Don’t we teach others this very thing about accessing information, gaining knowledge, from the Internet? That you have to be careful about the source, that you need to be able to evaluate the validity of what you’ve found out there in cyberspace?

What will we do to be sure our collaborative learning spaces aren’t populated by those who think they know more than they do?

I don’t know who Richard Whatley, is but he said it well: “He who is not aware of his ignorance will only be misled by his knowledge. “

And herein we have an example of the very issue: if I don’t know who Richard Whatley is, should I risk sharing the quote? Am I — ignorantly — passing on something that’s of no value or maybe even harmful?

Isn’t this the danger of collaborative learning? That those who don’t know — who are in fact, in the space because they need to learn something — won’t recognize misinformation?

Haven’t we all seen it at some time or another on forums and in blogs: a great post with some good comments that add to the original thought, then someone’s additional comments that go way off somewhere, maybe including false or misleading information?

I do know who Hippocrates is, and he said: “There are in fact two things, science and opinion; the former begets knowledge, the latter ignorance. “

But don’t we also say that the best blogs are the “opinion blogs”? Are we advancing ignorance by sharing our opinions? Do we risk misleading people by sharing more opinions than science or fact?

How do you propose we manage the collaborative learning environment to provide a place for opinion-sharing? To temper the loud but uninformed voices that could mislead or misinform?

Haven’t you been in one of those team projects where the weakest member pulled everyone down, risking the project? Or how about back in school — those group projects with your schoolmates where you were all going to get the same grade? They either left most of the work to you, or maybe you took it on because you were afraid for your grade?

Why are we so sure that others won’t have similar collaborative learning experiences — some good, some not so good?

What are we doing to ensure our collaborative learning spaces will be good ones?

Posted in aLearning Strategies, aLearning Trends, Learning in General, Measuring Results, Social Learning | Leave a Comment »

Flashbacks to Steno Pools

Posted by Ellen on August 26, 2009

Way back in my 20s, I remember reading advice to young women who dreamed of breaking the corporate glass ceiling. Along with dressing for success, we were advised to hone our memories and resist the temptation to carry paper and pens into meetings to avoid being the automatic choice for note-taker. Oh, yes, my young female colleague, that was back in the day when men were made to classes  teaching them to look female co-workers in the eyes, not in the chest.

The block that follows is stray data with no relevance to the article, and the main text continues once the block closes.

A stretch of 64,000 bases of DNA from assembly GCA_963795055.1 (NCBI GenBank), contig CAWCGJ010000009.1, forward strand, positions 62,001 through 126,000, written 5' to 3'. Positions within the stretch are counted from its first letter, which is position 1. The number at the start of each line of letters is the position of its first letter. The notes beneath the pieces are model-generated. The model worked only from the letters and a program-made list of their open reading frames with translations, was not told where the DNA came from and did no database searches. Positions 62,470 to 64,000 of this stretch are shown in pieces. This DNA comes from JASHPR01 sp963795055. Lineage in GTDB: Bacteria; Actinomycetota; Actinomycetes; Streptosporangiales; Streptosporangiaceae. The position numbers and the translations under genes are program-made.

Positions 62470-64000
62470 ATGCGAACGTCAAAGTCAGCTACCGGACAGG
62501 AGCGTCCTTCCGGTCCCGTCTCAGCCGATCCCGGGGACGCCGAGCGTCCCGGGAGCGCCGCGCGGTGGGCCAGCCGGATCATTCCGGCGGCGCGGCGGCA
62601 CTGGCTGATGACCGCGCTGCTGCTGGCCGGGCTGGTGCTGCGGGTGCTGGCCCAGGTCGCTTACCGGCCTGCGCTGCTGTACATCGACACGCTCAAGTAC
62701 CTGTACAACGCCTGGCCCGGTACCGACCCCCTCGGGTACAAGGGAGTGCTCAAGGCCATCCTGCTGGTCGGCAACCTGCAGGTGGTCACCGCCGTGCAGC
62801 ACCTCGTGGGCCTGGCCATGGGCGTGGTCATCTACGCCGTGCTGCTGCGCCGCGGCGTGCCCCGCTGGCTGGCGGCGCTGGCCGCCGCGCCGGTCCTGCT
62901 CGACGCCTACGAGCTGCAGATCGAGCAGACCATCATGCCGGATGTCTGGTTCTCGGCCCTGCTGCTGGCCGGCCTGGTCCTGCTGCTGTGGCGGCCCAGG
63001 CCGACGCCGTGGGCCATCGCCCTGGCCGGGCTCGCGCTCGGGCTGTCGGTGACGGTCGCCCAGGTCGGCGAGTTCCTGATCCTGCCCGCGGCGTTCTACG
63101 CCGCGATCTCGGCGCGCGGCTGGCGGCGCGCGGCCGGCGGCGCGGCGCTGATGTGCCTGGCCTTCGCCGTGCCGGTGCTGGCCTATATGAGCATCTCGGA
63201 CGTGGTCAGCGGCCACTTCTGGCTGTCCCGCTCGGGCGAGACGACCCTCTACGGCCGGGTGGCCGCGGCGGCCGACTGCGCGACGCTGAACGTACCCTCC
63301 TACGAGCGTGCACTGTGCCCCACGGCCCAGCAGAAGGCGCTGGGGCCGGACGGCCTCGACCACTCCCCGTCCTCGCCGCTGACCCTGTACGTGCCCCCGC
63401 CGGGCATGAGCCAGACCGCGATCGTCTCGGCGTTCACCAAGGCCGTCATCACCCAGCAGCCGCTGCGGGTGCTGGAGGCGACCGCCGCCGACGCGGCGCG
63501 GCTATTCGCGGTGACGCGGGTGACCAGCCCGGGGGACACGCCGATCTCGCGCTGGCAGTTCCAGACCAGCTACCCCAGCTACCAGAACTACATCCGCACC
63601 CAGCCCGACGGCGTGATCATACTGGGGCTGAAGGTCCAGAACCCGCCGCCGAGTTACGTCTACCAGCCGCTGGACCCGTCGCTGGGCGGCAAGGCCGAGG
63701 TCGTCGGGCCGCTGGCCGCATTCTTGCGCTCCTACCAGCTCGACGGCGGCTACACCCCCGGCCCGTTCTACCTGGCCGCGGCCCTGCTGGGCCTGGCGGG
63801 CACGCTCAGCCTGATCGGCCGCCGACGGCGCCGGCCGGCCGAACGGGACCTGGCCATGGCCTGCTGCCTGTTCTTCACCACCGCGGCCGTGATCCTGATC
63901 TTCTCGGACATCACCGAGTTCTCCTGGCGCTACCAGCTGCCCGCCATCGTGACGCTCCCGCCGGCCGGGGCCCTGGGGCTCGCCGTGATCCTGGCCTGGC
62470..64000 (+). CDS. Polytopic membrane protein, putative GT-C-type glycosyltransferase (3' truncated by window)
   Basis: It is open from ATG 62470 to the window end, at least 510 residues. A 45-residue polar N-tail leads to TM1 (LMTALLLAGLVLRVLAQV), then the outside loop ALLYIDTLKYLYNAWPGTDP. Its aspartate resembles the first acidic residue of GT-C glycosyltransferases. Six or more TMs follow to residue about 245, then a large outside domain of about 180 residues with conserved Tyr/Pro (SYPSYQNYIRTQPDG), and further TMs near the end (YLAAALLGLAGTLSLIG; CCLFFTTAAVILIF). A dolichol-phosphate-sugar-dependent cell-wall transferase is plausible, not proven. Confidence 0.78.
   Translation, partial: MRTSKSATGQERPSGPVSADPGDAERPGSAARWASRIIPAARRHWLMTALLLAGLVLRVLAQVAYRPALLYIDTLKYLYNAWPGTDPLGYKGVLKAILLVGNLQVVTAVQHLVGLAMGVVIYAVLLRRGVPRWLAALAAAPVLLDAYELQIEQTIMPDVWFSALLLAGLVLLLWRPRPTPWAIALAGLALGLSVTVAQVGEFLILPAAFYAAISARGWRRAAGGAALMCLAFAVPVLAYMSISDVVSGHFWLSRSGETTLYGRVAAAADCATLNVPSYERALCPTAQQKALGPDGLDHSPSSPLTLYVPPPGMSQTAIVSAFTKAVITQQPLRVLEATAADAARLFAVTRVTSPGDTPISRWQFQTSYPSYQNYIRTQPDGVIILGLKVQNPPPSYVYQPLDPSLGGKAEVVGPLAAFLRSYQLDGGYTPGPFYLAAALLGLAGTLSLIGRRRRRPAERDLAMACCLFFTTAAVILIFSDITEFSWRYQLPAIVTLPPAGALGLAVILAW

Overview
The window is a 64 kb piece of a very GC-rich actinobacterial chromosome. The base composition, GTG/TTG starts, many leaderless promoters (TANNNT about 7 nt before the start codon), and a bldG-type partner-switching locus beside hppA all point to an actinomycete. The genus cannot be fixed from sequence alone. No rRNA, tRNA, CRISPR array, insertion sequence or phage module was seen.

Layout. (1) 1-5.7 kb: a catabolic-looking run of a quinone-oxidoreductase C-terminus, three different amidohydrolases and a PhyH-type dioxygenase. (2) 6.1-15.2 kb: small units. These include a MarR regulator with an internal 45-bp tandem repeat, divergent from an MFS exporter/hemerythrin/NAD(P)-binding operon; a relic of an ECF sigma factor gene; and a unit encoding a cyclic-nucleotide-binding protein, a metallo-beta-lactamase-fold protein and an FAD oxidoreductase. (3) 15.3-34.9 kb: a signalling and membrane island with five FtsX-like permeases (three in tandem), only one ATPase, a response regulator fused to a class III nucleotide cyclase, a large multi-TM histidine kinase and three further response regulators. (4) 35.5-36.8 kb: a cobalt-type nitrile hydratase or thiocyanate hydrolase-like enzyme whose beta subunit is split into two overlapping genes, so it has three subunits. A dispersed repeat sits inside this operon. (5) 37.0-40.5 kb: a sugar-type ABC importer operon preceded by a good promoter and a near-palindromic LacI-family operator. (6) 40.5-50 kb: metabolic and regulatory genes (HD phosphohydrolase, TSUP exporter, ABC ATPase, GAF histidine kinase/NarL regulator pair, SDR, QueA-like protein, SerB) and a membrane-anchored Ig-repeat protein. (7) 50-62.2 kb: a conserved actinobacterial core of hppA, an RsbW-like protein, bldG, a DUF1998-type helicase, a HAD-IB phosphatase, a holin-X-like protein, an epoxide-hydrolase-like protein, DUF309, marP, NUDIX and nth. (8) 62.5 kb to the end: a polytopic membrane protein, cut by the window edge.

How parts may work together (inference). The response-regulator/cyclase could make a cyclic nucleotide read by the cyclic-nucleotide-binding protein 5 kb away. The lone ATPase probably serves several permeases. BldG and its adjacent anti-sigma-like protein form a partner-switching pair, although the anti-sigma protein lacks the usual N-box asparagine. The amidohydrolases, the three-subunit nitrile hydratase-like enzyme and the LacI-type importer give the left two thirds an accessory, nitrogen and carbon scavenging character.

Not long after women like me started saying things like, “Sorry — I never took shorthand,” the boss faced what seemed to be a sudden shift in office resources: the PC started showing up in offices and on desks, including his. Before long, his secretary was reassigned by the powers that be, and he was expected to turn out his own letters and documents. Steno pools went by the wayside, and the position of “secretary” morphed into “administrative assistant.”

Some bosses took at least one of the many computer courses that came out specifically designed for the “executive” or “manager.” As we trainers know, this is an effective way of creating a safe environment where the boss could try new things and fail without embarrassment. We also know some of the bosses just didn’t show up. They refused to learn the computer, refused to take the classes.

Maybe they couldn’t get past the fear they could fail at something which so many others were succeeding at. Maybe they figured if they didn’t learn how to use that darn thing they would get their secretary back. Maybe they simply lived in denial: ignore that PC and it would eventually go away.

Sound familiar? Though more and more associations are buying into the need to incorporate more elearning into their education curriculums, there’s still plenty of denial floating around.

In his post, “Down But Not Quite Out,” learning and performance specialist Charles Jennings describes how the increased accessibility of training, articles, information — even jokes — on the Web are undoing Learning Tree and Reader’s Digest, two venerable business models now in jeopardy.

Here’s what I think is happening: Learning Tree and Reader’s Digest are like typists in steno pools. Learning Tree, like it or not, is just another training provider in a pool of many others. And just as the PC obliterated the need for the steno pool, the Web and the availability of easily accessible elearning could obliterate the face-to-face training companies as well.

Though steno pools are gone, some people do still dictate and others still transcribe that dictation. Face-to-face training companies won’t entirely go away, either.

Those that stay in business will owe that success to their ability to adapt, to deliver on their strengths and promise, and to provide something essential and valuable. All in a business model that will provide their clients with affordable solutions served up with excellent customer service.

Posted in Learning in General, Online Learning in General, Social Learning | Leave a Comment »